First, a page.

Why Acupuncture Works

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If acupuncture once raised eyebrows in the medical community, it’s now becoming mainstream.

Just ask Glenda Harris, Ph.D., a senior acupuncturist at Sylvester Comprehensive Cancer Center, part of the University of Miami Health System. In her 23 years as a practitioner, Harris has seen growing acceptance of this ancient Chinese healing method. “People used to be afraid to discuss it with their doctor, but now, more doctors are referring patients for treatment. Some sources still claim acupuncture only has a placebo effect, but if that were true, it wouldn’t have been in use for thousands of years.”

How acupuncture works

acupuncture Glenda HarrisIn essence, this time-honored treatment enhances the body’s natural functions and ability to heal. It’s performed by inserting tiny, sterile needles into specific points on the body. The Chinese believed that stimulating these points re-balanced the body’s energy or “chi”.

“Everything in the body is made of atoms and molecules," says Harris. "If there weren’t electrons in our bodies, we couldn’t do an MRI.” In simple terms, this needling method stimulates the nerves, muscles, and connective tissue, boosting the body’s natural painkillers and immune responses.

And now there’s science to prove it. In brain scans and in blood tests, acupuncture demonstrated a reduction in inflammation and pain.

What does acupuncture treat?

Name a complaint or condition and it’s likely it will benefit from this alternative healing method. Here’s a brief list of commonly treated conditions:

  • Pain
  • Fibromyalgia
  • Migraines
  • Anxiety and depression
  • Fatigue
  • Inflammation
  • Digestive problems
  • Allergies

Hoe does it help cancer patients?

In her work with cancer patients, Harris sees a “huge difference” in how they respond to chemotherapy after receiving treatment. This is especially true for people going through long-term chemotherapy. “By decreasing inflammation, acupuncture completely removes the joint pain caused by chemo. This has been documented in studies that measured the blood of chemo patients.” Besides pain relief, it effectively treats a spectrum of conditions brought on by cancer treatment, including nausea and vomiting. It also helps counteract the fatigue, anxiety, and depression that can accompany cancer. “Acupuncture releases endorphins and increases serotonin and dopamine. You can’t always change the stress in your life but you can change the way you respond to it.”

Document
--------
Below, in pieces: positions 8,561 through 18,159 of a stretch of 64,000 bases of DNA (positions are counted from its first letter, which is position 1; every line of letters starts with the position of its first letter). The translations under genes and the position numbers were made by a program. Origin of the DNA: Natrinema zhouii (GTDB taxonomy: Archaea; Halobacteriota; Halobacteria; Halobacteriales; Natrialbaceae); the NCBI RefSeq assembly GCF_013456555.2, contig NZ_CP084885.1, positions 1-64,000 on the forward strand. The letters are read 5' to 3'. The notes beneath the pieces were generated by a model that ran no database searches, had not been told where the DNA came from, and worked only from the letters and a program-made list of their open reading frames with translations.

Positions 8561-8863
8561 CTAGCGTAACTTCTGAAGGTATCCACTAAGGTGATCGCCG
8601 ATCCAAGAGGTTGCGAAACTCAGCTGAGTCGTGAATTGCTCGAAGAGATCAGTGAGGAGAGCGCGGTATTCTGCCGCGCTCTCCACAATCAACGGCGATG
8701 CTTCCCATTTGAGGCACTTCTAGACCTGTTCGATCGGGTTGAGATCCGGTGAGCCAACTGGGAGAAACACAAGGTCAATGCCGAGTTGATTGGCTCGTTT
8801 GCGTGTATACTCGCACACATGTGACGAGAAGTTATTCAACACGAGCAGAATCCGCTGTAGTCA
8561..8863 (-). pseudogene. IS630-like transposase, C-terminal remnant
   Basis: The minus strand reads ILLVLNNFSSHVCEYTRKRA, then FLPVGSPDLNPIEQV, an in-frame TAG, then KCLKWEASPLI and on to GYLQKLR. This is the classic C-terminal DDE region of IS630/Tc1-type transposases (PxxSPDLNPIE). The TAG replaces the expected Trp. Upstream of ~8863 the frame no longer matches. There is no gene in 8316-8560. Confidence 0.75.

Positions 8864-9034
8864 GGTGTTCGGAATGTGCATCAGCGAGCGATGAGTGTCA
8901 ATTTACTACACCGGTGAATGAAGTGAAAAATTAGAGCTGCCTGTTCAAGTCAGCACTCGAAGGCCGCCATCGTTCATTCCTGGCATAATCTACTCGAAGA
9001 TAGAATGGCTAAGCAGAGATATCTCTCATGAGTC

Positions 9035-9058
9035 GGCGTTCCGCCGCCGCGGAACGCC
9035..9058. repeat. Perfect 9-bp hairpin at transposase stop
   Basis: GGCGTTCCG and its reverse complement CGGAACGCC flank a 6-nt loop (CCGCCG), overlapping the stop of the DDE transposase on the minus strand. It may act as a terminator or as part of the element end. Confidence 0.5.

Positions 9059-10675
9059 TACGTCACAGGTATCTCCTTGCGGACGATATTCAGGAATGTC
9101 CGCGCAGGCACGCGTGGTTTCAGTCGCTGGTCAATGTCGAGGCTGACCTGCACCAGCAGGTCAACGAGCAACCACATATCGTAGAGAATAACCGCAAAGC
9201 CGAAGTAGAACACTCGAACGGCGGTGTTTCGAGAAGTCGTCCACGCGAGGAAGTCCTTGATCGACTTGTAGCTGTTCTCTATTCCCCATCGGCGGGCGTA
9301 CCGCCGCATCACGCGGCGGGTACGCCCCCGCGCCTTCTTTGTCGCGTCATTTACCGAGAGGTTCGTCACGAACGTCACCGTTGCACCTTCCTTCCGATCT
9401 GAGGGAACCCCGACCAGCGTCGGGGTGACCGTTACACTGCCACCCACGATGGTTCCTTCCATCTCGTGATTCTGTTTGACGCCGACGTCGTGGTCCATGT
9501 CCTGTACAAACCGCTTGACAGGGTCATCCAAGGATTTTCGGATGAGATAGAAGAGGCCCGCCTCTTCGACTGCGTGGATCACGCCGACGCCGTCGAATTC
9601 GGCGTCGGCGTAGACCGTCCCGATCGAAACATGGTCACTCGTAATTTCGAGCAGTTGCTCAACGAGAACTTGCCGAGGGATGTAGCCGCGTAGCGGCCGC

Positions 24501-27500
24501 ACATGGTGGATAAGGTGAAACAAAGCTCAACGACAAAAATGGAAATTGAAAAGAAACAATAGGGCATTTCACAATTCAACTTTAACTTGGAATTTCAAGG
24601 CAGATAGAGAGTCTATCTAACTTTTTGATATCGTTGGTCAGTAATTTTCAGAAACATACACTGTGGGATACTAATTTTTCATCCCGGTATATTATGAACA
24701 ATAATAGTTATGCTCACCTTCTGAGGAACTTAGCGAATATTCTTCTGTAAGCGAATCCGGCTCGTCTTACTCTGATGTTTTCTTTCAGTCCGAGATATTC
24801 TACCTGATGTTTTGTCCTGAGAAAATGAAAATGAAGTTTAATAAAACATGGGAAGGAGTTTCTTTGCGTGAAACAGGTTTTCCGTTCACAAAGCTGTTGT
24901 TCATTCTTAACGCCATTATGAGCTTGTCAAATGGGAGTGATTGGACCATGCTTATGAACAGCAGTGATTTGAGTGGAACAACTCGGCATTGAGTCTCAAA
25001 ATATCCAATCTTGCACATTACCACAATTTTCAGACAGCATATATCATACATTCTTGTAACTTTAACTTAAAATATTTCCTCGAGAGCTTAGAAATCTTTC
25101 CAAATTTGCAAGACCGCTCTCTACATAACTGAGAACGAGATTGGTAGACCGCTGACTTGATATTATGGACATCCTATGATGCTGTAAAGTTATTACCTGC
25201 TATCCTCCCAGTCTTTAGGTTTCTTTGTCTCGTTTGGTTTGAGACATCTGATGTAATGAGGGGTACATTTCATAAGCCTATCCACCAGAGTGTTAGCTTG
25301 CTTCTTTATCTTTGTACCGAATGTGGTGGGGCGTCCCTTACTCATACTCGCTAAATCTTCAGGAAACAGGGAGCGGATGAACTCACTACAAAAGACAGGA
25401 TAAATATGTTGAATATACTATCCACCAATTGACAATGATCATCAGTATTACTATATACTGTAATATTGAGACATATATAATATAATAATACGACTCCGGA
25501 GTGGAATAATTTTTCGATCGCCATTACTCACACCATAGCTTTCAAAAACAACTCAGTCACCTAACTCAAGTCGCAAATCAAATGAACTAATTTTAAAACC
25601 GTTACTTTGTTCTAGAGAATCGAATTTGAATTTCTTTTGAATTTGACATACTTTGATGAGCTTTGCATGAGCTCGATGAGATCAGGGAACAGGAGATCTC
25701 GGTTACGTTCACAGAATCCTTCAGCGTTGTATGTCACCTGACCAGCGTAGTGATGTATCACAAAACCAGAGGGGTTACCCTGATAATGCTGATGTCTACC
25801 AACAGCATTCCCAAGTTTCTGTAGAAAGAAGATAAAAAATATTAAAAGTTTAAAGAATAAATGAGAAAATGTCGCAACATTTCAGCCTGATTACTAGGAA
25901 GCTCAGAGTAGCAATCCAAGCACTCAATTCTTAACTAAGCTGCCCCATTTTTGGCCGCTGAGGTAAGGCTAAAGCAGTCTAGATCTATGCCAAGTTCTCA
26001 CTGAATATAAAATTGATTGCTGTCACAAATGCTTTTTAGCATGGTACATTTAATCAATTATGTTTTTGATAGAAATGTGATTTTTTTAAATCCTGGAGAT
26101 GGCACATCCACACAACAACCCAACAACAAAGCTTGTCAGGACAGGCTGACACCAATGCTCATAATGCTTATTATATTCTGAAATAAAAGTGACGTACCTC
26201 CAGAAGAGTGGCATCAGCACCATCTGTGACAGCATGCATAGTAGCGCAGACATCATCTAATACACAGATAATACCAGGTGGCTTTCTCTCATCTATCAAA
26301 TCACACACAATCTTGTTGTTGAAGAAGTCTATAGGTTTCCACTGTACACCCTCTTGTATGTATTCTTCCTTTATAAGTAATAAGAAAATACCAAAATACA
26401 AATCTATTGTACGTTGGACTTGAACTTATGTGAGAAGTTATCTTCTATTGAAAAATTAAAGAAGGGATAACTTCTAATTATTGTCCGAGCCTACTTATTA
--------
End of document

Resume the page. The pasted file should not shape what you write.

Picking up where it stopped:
Change is an essential component of this therapy. “Acupuncturists talk about ‘stems and branches’, meaning, you must treat the stems or the underlying condition. We also look at patterns. For example, does the person retain water or do they feel cold or hot all the time? We want to understand how they developed the condition.”

If you’re contemplating acupuncture, you should know that it’s not a quick fix. “It may take one to two months of weekly or bi-weekly sessions, depending on your situation,” Harris says. To understand your underlying conditions or health imbalance, your practitioner should do a thorough physical assessment and discuss your health history. 

Is acupuncture right for me?

“People shouldn’t be afraid to try this healing method, especially in the early stages of a problem such as knee pain, before they have invasive surgery. It’s not painful and there are no side effects, but do tell the practitioner if you’re taking blood thinners.”

To find a licensed practitioner, check the American Society of Acupuncturists website. Harris also suggests asking around for recommendations, reading reviews on Healthgrades, and reviewing the practitioner’s website to see if they have a background in tai chi or qigong. Both of those health-promoting practices balance the body’s energy systems. “Most acupuncture schools insist on students taking tai chi or qigong,” Harris says.


Nancy Moreland is a contributing writer for the UMiami Health News blog.  She has written for several major health care systems and the Centers for Disease Control and Prevention. Her writing also appears in the Chicago Tribune.

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